Upon Dave's retirement from the State of Wisconsin, Tommy Thompson, former Wisconsin Governor and then U.S. Secretary of Health and Human Services, wrote the following to Dave: “Your work has demonstrated to the nation that it is possible to design child care policy that results in quality and affordability for low-income families.”
Music was a constant source of joy and fulfillment throughout Dave’s life, starting with choir in high school. Choral singing led to some of Dave’s favorite experiences, including a half dozen international singing tours with the Amherst Glee Club, Mastersingers, and Festival Choir to locations in Europe, Asia, and the Middle East. Watching his wife, daughters, and grandchildren perform in music and theater warmed his heart until the day he died (note: missing from this area is his son, who limited his performances to the soccer field and swimming pool).
Dave loved travelling, hiking, exploring, and meeting new people. Towards the end of his life, he logged many miles a day walking in the neighborhood and in his favorite dog parks with his beloved dog Lightning by his side.
Not an exceptional athlete, Dave nevertheless loved sports of all kinds and ended up excelling in many through joy, determination, and cunning. Much to their dismay, he often bested his more athletic brothers and brothers-in-law in bowling, golf, tennis, and pool. He played fast-pitch softball until he was too old to slide. Notable achievements include a hole-in-one in golf, a high score of 264 in bowling, and repeat winner of the coveted rubber chicken trophy at the family’s annual pool tournament. Emblematic of his open-minded joie de vivre was his progression from uncomfortable swimmer to scuba diver who dove all over the Caribbean on a series of uproarious family trips.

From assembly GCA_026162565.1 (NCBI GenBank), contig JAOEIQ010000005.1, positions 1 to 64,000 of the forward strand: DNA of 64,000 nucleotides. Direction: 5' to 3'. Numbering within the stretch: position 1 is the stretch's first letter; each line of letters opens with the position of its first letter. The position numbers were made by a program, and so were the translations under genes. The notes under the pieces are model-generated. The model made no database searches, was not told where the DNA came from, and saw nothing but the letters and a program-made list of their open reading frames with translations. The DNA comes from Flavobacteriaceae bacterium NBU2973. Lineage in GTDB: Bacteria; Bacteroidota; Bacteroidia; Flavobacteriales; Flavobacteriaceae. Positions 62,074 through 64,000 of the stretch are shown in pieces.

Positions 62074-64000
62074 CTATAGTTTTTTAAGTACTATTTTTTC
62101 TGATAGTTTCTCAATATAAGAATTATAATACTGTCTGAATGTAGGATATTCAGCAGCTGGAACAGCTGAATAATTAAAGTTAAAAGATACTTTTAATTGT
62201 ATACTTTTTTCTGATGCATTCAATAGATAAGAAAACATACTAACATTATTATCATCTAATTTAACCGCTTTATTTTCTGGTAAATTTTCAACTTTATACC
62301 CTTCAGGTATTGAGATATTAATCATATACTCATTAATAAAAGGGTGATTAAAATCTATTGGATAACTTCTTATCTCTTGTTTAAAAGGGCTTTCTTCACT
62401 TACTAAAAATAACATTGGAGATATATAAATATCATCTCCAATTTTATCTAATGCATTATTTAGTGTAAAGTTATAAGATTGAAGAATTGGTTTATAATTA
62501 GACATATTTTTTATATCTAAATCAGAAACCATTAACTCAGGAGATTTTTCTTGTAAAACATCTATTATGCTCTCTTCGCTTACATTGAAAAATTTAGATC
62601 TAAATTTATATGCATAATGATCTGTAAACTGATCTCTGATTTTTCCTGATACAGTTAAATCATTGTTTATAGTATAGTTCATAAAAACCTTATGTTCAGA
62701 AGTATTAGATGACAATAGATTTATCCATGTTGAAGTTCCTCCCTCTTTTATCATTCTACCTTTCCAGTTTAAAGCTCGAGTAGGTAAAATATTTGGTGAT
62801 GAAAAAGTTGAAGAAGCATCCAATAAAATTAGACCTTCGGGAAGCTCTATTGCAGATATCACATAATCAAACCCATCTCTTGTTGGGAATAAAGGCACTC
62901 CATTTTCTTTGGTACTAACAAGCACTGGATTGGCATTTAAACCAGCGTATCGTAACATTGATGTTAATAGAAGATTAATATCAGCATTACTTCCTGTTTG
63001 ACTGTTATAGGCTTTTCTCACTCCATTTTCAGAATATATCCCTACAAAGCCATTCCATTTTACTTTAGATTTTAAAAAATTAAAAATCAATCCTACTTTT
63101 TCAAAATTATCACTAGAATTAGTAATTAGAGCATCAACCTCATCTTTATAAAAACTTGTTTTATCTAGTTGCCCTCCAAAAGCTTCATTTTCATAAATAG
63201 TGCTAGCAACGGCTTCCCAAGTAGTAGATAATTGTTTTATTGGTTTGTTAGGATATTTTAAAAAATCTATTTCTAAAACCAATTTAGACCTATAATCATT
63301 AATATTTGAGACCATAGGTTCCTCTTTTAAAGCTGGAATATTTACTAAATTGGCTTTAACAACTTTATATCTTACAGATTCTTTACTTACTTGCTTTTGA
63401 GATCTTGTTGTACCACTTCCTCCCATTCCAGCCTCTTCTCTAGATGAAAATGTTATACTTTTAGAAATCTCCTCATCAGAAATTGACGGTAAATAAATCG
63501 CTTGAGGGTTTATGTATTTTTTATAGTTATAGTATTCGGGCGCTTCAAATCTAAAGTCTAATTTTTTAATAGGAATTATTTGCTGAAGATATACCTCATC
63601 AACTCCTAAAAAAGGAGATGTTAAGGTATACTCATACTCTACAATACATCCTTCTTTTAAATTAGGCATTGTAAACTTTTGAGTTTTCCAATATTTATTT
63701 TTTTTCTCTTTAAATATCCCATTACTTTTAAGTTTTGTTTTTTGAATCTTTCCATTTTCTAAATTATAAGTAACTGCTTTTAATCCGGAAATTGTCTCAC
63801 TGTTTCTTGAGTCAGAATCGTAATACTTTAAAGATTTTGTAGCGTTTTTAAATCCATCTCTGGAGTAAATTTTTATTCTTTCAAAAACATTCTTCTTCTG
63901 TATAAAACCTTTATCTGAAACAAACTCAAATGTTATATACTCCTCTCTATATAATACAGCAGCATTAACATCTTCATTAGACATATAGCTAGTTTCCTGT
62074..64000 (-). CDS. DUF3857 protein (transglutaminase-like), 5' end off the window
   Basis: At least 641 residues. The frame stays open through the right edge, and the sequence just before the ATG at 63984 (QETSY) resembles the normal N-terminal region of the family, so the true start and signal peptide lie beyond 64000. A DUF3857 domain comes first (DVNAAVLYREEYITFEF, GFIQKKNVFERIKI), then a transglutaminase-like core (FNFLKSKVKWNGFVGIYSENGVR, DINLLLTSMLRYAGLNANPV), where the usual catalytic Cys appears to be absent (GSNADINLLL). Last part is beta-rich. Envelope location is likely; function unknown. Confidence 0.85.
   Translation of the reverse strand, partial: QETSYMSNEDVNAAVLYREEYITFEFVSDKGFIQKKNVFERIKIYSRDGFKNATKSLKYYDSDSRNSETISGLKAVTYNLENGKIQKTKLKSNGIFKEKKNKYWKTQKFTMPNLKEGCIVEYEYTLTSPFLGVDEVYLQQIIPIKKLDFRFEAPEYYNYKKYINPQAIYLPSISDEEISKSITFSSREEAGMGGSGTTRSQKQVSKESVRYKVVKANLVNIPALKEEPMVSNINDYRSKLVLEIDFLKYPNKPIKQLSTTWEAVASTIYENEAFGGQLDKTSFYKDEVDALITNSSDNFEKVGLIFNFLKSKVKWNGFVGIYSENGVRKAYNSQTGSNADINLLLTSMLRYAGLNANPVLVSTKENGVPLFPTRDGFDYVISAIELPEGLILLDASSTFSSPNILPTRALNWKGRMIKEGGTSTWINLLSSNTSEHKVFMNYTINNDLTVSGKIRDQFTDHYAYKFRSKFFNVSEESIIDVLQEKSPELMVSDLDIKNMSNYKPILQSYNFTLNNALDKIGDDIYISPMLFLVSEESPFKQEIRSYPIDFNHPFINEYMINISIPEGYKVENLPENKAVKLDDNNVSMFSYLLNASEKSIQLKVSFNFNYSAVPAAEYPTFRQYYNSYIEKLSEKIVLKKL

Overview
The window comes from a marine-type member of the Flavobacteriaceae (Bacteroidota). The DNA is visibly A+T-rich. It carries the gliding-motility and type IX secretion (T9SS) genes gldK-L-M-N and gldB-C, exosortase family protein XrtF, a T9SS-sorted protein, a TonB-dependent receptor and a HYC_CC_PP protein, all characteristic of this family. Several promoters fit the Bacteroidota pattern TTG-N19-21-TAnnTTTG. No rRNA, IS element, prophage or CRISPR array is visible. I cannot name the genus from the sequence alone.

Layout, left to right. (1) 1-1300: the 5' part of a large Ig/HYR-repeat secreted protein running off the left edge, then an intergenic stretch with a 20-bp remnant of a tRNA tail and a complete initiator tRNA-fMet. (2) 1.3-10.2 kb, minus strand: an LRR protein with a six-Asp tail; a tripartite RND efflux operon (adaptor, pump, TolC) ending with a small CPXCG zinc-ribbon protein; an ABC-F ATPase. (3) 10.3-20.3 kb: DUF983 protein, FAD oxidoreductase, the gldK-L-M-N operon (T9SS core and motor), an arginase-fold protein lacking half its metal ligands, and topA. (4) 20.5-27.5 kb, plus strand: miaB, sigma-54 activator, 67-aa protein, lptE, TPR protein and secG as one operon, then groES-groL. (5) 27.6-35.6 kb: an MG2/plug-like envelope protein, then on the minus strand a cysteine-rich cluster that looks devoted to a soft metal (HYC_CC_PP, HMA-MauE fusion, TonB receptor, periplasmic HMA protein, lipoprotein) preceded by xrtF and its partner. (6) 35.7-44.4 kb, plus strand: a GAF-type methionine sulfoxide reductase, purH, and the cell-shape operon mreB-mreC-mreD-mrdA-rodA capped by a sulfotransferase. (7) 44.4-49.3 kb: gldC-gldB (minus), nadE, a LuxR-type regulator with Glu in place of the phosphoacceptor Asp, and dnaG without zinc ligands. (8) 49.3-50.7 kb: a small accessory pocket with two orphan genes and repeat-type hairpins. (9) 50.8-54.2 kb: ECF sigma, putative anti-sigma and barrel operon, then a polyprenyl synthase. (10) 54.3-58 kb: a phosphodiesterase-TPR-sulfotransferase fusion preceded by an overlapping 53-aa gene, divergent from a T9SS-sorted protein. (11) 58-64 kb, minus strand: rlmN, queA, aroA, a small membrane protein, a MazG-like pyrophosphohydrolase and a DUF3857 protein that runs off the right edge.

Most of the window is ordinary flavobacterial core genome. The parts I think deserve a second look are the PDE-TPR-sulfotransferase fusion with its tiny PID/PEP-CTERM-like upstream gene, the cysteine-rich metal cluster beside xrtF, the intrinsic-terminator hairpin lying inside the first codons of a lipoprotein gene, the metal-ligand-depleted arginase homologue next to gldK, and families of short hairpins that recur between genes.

In addition to participating in sports, Dave was a devoted follower of many teams. His fandom began with boyhood hero Willie Mays and the San Francisco Giants, and continued with the Green Bay Packers, the Milwaukee Brewers, and the University of Wisconsin women’s athletics. But nothing gave him more joy than watching his children and grandchildren competing in sports: preschoolers swarming the ball on a soccer field, high school and collegiate tennis, massive fastpitch softball tournaments, and state swimming meets. He must have pitched roughly a million wiffle balls with pinpoint accuracy to his children and grandchildren.
Incidentally, Dave always enjoyed a good fart joke and was very proud to be the subject of an FBI file stemming from his political activism during the Vietnam war.
Dave is survived by his wife Diane; children Jake, Rachel (Jay), and Nora (Jed); grandchildren Stella, Clara, Romeo, Otis, Jack, Molly, Apollo, and Campbell; siblings John (Gail), Bob (Sue), Jim, and Priscilla (Nate); and countless nephews, nieces, cousins, and friends.
As Alzheimer’s stripped away Dave’s cognitive abilities, all that was left was his true core: sweet kindness. One of his final sentences was “I love everyone.”
A memorial celebration will be planned for the late spring or early summer, details to be shared at a later date on this website. In lieu of flowers, please consider a donation to Opera for the Young (www.ofty.org) or a child-related charity of your choice.